Consumer Reports' Reliability Results

Edward Niedermeyer
by Edward Niedermeyer

Though we don’t have a [sub] for Consumer Reports‘ members-only data, their latest reliability survey summary has enough interesting tidbits to warrant a mention. Based on their subscriber base’s 1.4m autos, and using only data available for at least 100 examples of a given model, the survey is one of the better indicators of reliability out there (although when it comes to this topic there is no gospel). If nothing else, it’s hard to argue that CR’s reliability results aren’t influential, so sales are definitely at stake. The results? All Toyota/Lexus/Scion received ratings of “average” or better, an improvement over last year when CR found Camry V6, Tundra V8 4WD, and the Lexus GS AWD to be lacking. Honda/Acura and Subaru also showed extremely well where complete data was available, and Hyundai/Kia models were average or better except for Sedona and Entourage. Hybrids also scored surprisingly well, with nine gas-electrics scoring above average. But CR is making the biggest fuss over Ford, which they say is “on par” with the Japanese firms on all but a few truck-based models. The rest of the Detroit firms? Not quite so much.

General Motors is a mixed bag. Among the bright spots is the redesigned Chevrolet Malibu; in its first year, the four-cylinder version is better than average and the V6 is average. The Buick Lucerne with a V8 and the Pontiac G6 with a four-cylinder are above average, and the Chevrolet Avalanche has improved to average.

But a quarter of GM models are still well below average in reliability. Some that didn’t fare well are fairly new designs that did well in our testing, such as the Cadillac CTS and the Buick Enclave, GMC Acadia, and Saturn Outlook SUV triplets. Chrysler trails the pack. Almost two-thirds of its products rate below average for reliability. The redesigned 2008 Chrysler Town & Country and Dodge Grand Caravan minivans earned low scores, as did the Chrysler Sebring V6 and Dodge Avenger sedans and the Jeep Liberty SUV. The Sebring Convertible has the worst score: 283 percent worse than average. The only above-average models are the Dodge Caliber hatchback and Jeep Patriot SUV.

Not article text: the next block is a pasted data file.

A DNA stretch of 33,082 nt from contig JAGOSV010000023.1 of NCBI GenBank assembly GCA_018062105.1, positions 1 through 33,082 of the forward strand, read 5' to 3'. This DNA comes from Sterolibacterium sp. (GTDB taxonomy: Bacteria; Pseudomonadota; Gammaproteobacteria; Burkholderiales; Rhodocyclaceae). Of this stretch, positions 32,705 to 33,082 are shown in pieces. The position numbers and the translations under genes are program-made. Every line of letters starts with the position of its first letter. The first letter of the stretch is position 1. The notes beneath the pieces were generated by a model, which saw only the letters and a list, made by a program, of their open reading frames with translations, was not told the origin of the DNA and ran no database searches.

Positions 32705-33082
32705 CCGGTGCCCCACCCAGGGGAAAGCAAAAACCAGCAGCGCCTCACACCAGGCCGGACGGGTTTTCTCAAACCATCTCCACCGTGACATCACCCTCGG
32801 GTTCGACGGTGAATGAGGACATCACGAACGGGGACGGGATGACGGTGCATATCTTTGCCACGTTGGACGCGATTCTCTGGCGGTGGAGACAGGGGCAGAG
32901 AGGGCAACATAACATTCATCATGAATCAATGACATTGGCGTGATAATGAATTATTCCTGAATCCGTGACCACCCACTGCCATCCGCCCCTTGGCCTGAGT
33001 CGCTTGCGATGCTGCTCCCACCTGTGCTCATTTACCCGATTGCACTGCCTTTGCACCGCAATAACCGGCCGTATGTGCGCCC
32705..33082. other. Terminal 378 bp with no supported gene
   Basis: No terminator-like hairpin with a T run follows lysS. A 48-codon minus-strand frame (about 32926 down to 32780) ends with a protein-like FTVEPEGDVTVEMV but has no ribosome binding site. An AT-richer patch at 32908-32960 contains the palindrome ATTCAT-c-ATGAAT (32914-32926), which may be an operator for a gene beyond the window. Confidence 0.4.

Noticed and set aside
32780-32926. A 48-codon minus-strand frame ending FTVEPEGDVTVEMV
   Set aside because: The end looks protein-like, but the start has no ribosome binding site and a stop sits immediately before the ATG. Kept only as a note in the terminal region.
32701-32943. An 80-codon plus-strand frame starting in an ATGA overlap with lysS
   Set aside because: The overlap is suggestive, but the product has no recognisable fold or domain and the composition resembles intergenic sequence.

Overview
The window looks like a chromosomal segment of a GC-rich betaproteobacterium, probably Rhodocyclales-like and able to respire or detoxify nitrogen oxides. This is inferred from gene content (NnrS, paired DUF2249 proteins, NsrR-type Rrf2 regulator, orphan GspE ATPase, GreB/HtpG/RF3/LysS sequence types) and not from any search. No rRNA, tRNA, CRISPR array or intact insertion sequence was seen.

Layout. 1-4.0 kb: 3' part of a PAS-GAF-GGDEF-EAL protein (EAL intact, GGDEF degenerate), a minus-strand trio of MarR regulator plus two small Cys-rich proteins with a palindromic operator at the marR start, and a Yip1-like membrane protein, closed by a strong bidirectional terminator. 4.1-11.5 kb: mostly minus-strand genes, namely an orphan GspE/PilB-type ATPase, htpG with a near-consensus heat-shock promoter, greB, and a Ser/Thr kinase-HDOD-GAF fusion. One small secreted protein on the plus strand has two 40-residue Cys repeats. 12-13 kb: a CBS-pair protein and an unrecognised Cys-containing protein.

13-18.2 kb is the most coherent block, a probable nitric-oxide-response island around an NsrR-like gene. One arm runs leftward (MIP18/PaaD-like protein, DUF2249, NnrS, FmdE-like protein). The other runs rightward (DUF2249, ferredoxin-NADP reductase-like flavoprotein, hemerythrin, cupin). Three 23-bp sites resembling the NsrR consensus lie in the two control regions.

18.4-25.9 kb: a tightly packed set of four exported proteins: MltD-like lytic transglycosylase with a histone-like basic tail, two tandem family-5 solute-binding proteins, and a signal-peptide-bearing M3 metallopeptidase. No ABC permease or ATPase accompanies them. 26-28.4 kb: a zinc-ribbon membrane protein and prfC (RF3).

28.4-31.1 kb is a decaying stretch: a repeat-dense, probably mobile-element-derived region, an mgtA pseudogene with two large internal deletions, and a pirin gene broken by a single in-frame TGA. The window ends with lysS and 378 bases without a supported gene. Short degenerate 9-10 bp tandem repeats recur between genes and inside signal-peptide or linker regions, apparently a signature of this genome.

Edward Niedermeyer
Edward Niedermeyer

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  • Pch101 Pch101 on Oct 30, 2009
    When the same basic answers from three different sources all line up, you begin to think that they are all on to something. Absolutely. (And you may as well add JD Power to that list.) The domestic drum beaters have one hell of a time explaining that degree of consistency. Based upon the current numbers, CR is surveying about 9/10th's of one percent of all of the passenger cars in the US today. That's a vastly greater percentage than the proportion of respondents of any other survey that you'll find, of any kind. Nielsen measures the television viewing habits of Americans with about 1250 households. A typical political poll for national US issues will be based upon perhaps 1,000-1,500 people, to cover a base of about 120 million voters. Nobody makes the outlandish claims of "uselessness" about these that are being made here about CR. Nobody does a larger survey than Consumer Reports. It covers more respondents, by far, than any other survey in the business. If GM and Chrysler want to disprove it, then let them step up to the plate by having them disclose their records of reported repairs, and repairs requested by consumers that they have denied. Since they wish to argue equality, let them prove it. Of course, they won't, because the truth would just make things look worse for them.
  • Geeber Geeber on Oct 30, 2009

    Pch101, If GM and Chrysler had put as much energy into improving their vehicle development and quality processes as they do complaining, they would be ranked first in all of the surveys. Same for VW.

  • Probert A few mega packs would probably have served as decent backup.
  • Lou_BC Lead sleds. Now-a-days GM would just use Bondo.
  • Jrhurren This is a great series. Thanks Corey
  • Tane94 Not as stylish as the Soul which it is replacing but a practical shape and bonus points for EV only.
  • Ronin What is the magical white swan event in the foreseeable future that will suddenly reverse the trend?Success tends to follow success, and likewise failure. The perception, other than among true believers, is that e-cars are a lost cause. Neither government fiat, nor government bribery, nor even the promise of superior virtue among one's peers have been enough to push past the early adapter curve. Either the bust-out is right now for e-cars, or it doesn't happen. Marketing 101.Even subtle language-manipulation, such as deeming those possessing common sense as suffering from some sort of vague anxiety (eg, "range anxiety") has not been enough to induce people to care.Twenty years from now funny AI-generated comedians will make fun of the '20s, and their obsession with theose silly half-forgotten EVs. They will point out that, yes, EVs actually ran on electricity generated by such organic fuels as coal and natural gas after all, and then they will perform synthesized laughter at us.
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